You've been taught that your husband should make the decisions, and you should support him and submit to him, and trust that he has your best interests at heart. Anna, it's bullshit, and right now, you know it. Your husband took your entire family--you, him, all four of your precious children--down this rabbit hole with little to no consideration for the pain and havoc he was wreaking for all of you. He may not have acknowledged or accepted it, but he fully understood what his high-profile in the public eye would mean should the affair come to light. He fully understood what this would do to you. Sure, he probably told himself that it would never be found out, that he could get away with it--but he still knew what the consequences would be if he was wrong. And he did it anyway. He did this to you anyway. It's up to you, now, to make the decisions that are best for you and for your children. It's up to you, because your husband has failed to do that. Don't let anyone take that power away from you.

Anna, they are going to tell you that you have to forgive. "You have to forget, you have to let it go, you have to move on," they will say. "The anger," they will say, "will eat you up inside."

It's not true, Anna. You can accept what has happened to you. You can let it go. And you can still not be ready to forgive--indeed, you may never be ready to forgive, and I'd argue, Anna, that you absolutely should not forgive unless you are ready to do so. Unless it is your choice. No amount of pressure from outsiders should make you cave on this, because this, too, is part of your power.

There's a long road ahead of you, no matter what road you take. Either way, you'll have to heal, and in that time, you'll have to look after yourself first. No matter how many times you've been told that you should put your husband's needs simply have to put yourself there for now. Because the simple truth is--he's not. He's not looking out for you, and right now, you can trust him to assist in your healing, to support your healing. The only person you can rely on is you. Reach out for a support system that won't just take his side. Look for people that will defend you first, that will protect you first.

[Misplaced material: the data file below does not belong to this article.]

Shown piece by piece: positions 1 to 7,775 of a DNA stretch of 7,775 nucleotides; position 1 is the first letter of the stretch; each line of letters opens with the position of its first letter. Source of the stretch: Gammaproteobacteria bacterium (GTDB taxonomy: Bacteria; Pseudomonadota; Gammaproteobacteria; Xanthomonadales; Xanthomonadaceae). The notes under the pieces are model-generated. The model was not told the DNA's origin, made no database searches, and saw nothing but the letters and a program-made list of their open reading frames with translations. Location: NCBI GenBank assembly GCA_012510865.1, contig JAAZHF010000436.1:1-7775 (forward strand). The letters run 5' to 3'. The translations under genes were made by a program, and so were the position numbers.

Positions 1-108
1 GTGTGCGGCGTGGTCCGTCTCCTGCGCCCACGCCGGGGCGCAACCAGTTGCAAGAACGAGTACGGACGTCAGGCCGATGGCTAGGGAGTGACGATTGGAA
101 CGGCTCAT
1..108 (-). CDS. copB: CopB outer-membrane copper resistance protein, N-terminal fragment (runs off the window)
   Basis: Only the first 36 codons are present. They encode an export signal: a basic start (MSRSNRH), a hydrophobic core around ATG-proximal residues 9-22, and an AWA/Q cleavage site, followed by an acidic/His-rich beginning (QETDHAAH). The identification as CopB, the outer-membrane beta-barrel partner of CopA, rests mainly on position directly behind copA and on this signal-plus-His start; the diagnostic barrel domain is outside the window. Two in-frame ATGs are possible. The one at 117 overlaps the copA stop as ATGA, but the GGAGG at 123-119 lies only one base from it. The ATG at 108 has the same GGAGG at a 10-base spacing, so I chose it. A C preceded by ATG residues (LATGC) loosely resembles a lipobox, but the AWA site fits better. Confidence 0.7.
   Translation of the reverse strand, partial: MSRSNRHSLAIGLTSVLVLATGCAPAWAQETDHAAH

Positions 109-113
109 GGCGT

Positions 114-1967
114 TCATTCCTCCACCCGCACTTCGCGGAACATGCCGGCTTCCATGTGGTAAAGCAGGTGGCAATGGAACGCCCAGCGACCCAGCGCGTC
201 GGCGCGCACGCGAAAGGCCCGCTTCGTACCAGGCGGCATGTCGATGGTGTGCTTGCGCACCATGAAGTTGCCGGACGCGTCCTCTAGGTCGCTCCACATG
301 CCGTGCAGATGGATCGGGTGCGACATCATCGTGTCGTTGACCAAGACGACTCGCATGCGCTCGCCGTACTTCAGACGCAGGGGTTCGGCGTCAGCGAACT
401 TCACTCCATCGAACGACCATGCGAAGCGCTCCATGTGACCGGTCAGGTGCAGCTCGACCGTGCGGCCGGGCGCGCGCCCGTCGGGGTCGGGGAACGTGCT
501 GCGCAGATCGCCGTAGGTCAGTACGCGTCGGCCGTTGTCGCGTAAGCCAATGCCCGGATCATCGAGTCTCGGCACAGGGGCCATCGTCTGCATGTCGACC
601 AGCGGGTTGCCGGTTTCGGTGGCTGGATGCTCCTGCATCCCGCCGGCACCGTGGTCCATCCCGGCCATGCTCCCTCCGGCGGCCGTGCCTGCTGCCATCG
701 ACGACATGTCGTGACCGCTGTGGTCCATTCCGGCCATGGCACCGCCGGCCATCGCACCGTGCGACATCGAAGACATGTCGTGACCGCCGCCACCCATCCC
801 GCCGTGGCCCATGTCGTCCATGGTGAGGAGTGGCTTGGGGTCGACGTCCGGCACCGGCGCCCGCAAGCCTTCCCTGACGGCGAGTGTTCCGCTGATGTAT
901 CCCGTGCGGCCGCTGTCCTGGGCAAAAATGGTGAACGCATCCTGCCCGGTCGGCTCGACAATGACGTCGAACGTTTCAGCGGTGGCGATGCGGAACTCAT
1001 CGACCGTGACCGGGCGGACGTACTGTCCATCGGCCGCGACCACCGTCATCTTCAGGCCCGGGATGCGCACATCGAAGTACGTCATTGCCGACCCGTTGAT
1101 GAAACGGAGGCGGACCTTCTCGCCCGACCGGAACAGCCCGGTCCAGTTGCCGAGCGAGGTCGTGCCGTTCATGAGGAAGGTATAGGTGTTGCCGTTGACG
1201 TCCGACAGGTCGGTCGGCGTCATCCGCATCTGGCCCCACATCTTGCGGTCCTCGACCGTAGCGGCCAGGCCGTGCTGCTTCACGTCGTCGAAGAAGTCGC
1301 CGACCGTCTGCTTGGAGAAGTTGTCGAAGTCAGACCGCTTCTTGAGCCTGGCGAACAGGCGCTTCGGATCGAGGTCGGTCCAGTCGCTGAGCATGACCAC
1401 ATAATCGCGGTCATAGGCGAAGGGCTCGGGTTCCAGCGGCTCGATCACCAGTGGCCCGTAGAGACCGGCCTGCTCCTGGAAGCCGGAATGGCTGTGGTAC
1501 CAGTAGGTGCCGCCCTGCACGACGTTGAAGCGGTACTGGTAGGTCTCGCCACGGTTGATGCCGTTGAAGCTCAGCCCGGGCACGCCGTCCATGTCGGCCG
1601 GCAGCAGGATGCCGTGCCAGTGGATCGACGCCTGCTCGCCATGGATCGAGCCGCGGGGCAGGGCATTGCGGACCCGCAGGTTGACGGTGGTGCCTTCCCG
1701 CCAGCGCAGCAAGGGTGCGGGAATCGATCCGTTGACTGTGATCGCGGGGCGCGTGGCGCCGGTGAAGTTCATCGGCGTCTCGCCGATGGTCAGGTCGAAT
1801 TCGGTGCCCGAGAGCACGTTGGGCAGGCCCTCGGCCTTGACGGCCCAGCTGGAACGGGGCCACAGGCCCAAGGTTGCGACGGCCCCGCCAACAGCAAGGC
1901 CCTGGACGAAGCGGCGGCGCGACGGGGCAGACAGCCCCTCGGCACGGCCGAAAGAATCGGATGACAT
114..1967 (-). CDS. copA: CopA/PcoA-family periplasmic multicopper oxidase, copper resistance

There's many rough nights ahead, no matter what road you take. You're at a fork in the path. There will be tears like waves, like typhoons. There will be moments of anger that burn white hot, and peter out, leaving behind a coldness, a numbness, that's almost worse. There will be pain, and it will not always be expected. There will be time, long stretches of it, where it feels surreal. And there will be, above all perhaps, a wish that it would everything could just go back to being normal.

There may come a day when you see a picture from the BIK (Before I Knew) era, and you think, "I want to be that person again. I want to be that couple again." There may be a sense of grief for what was, for the dream of a life that you had. And Anna, you've go to let yourself process it. You've got to let it work through.

In truth, despite the many, many differences that I have with you, I wish you the best of luck in figuring this all, and my heart goes out to you. I hope that strength and healing are yours over the coming days, and I hope that you find your power and use it to steer yourself through to the other side.

Good luck.